Appendix C. Bridge Replacement Example

This example is a detailed explanation of the material summarized in the sidebar in Section 14.9. The unpublished analysis was conducted by Good Company.

C.1 Emissions Sources

In Portland, Oregon, the Portland Bureau of Transportation (PBOT) had to replace a bridge with a wood substructure after a fire that damaged the facility. PBOT requested greenhouse gas (GHG) analysis for the three proposed alternatives, the selection of materials, and the mitigation strategies to offset emissions. The quantity of each “material of focus” is what distinguishes the design alternatives in this analysis (Table C.1).

Table C.1 Example: Material Quantities for Bridge Project

Material of Focus Alternative 3-A Alternative 3-B Alternative 3-C
Deck Concrete (cubic yards) 520 570 570
Deck Steel Reinforcement (pounds) 151,040 162,640 162,640
Precast Beam Concrete (cubic yards) 1,042 779 0
Precast Beam Steel Reinforcement (pounds) 168,840 126,180 0
Structural Steel Beams (pounds) 0 0 837,900

Three sources of GHG emissions, related to the materials of focus, are studied in this analysis:

  1. Embodied emissions in materials: The embodied emissions in the construction materials (steel, concrete, etc.) are those emissions resulting from raw material extraction, processing, product manufacture, and all transportation up to the point of retail (known as cradle-to-gate analysis).
  2. Transportation emissions: The movement of materials requires the combustion of diesel fuel, which in turn creates GHG emissions.
  3. Disposal emissions: Disposal of deconstruction materials in a landfill generates GHG emissions while recycling materials displaces emissions.

Table C.2 shows the subcomponents of the bridge alternatives, the material mixes assumed to be chosen at this stage of design, and the emission factors per metric ton of materials.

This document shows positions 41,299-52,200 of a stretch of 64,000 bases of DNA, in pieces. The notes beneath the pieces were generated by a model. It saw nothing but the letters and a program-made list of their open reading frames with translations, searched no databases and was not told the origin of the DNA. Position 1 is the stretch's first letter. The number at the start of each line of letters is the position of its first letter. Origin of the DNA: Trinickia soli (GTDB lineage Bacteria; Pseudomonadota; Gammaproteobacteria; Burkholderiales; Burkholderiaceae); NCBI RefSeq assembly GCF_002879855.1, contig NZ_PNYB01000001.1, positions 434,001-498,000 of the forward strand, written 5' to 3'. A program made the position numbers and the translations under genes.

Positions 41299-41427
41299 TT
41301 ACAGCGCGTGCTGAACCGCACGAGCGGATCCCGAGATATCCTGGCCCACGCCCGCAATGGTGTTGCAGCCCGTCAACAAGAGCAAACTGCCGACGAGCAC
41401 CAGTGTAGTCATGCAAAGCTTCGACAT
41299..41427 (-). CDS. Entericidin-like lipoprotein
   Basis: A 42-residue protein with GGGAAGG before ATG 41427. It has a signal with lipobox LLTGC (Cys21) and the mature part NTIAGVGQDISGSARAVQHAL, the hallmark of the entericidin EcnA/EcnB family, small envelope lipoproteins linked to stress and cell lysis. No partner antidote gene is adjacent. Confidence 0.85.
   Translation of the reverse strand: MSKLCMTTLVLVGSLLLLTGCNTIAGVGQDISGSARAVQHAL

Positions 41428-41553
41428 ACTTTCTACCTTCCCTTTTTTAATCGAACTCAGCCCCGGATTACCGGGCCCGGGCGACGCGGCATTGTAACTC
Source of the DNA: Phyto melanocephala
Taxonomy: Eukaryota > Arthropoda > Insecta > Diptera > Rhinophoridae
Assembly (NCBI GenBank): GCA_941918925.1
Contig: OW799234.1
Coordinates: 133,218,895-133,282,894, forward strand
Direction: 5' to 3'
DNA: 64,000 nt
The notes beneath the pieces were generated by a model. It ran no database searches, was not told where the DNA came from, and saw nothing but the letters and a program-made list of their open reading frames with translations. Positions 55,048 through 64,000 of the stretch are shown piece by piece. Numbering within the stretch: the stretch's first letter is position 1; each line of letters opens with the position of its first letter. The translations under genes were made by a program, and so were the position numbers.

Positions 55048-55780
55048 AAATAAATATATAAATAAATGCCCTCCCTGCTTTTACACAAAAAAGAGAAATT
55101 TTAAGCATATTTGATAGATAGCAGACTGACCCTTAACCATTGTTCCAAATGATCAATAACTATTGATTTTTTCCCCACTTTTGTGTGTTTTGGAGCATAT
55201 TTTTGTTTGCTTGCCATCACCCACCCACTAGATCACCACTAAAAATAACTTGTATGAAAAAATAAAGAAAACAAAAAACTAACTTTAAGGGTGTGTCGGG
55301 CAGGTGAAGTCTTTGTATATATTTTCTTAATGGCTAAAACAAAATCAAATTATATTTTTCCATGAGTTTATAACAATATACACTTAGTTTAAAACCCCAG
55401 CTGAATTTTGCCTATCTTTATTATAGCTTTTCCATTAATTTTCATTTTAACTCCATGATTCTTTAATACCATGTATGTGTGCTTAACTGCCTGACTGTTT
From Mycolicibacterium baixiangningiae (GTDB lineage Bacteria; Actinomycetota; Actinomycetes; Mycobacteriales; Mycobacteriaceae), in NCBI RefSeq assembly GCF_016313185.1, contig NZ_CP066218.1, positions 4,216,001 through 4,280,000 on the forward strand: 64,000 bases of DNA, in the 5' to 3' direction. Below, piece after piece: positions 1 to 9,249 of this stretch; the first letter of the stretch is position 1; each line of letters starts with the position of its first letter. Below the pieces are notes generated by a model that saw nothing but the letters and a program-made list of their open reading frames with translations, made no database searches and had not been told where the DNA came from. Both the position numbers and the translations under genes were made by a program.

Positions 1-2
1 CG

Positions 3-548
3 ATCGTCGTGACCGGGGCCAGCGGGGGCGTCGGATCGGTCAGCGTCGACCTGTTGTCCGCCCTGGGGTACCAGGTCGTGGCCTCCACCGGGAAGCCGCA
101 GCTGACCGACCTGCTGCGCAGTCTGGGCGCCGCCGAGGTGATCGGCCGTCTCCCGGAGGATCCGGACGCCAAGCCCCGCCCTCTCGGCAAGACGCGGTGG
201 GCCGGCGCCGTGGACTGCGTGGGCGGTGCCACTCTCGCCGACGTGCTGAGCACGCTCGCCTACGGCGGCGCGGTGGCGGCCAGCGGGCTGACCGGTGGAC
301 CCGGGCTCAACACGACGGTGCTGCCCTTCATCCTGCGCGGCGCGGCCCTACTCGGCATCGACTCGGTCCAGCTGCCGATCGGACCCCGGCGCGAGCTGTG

Table C.2 Example: Emissions Intensity of Bridge Materials

Drug Enforcement Administration
Material Description
Used in Bridge Design Infrastructure Carbon Estimator (ICE) Material Description ICE Embodied Emissions Intensity
Concrete HPC 4500

Alt-3A, Alt-3B, Alt-3C

Concrete 1:1:5
0.159 MT CO2e/MT
Reinforcement (uncoated) Alt-3A, Alt-3B, Alt-3C ICE (v1.6a): Steel: Bar and Rod (recycled content not specified) 1.71 MT CO2e/MT
PS Deck Bulb-T (60” dp)—Concrete (6500) Alt-3A Concrete 1:1:5
0.159 MT CO2e/MT
PS Deck Bulb-T (60” dp) )—Steel Reinforcement Alt-3A ICE (v1.6a): Steel: Bar and Rod (recycled content not specified) 1.71 MT CO2e/MT
PS BT72 Beams—Concrete (6500) Alt-3B Concrete 1:1:5 0.159 MT CO2e/MT
PS BT72 Beams—Steel Reinforcement Alt-3B ICE (v1.6a): Steel: Bar and Rod (recycled content not specified) 1.71 MT CO2e/MT
Structural Steel (ASTM 709, Gd 70W) Alt-3C ICE (v1.6a): Steel: General Steel (recycled content for genera is 42.7% 1.77 MT CO2e/MT

Notes: MT = Metric Ton; CO2e = Carbon dioxide equivalent.

The quantities of material were then multiplied by the emission factors to determine the total GHG footprint for each alternative. Note that emissions embodied in the materials are the vast majority of emissions compared with the fuel needed to construct the alternatives and dispose of the defunct bridge (Figure C.1).

Figure C.1 Example: Comparison of Emissions for Materials, Transportation, and Disposal of Bridge Materials

After the design alternative was selected and brought to 60 percent design, a life-cycle GHG inventory was produced for the proposed design using this rationale (Figure C.2).

Figure C.2 Life-Cycle Analysis of Bridge Project

The life-cycle inventory of the new bridge showed these results and relative emissions intensity (Figure C.3). Of the net design, construction, and maintenance emissions of 2,920 mt CO2e over its 75-year lifetime, almost one‑half is from building materials. Recycling in disposal has the potential to offset about one-quarter of the life-cycle emissions. Note that emissions from traffic using the bridge (typically orders of magnitude higher than these) are not included.

Figure C.3 Life-Cycle Emissions by Source—Example Bridge Project

C.2 Mitigation Strategies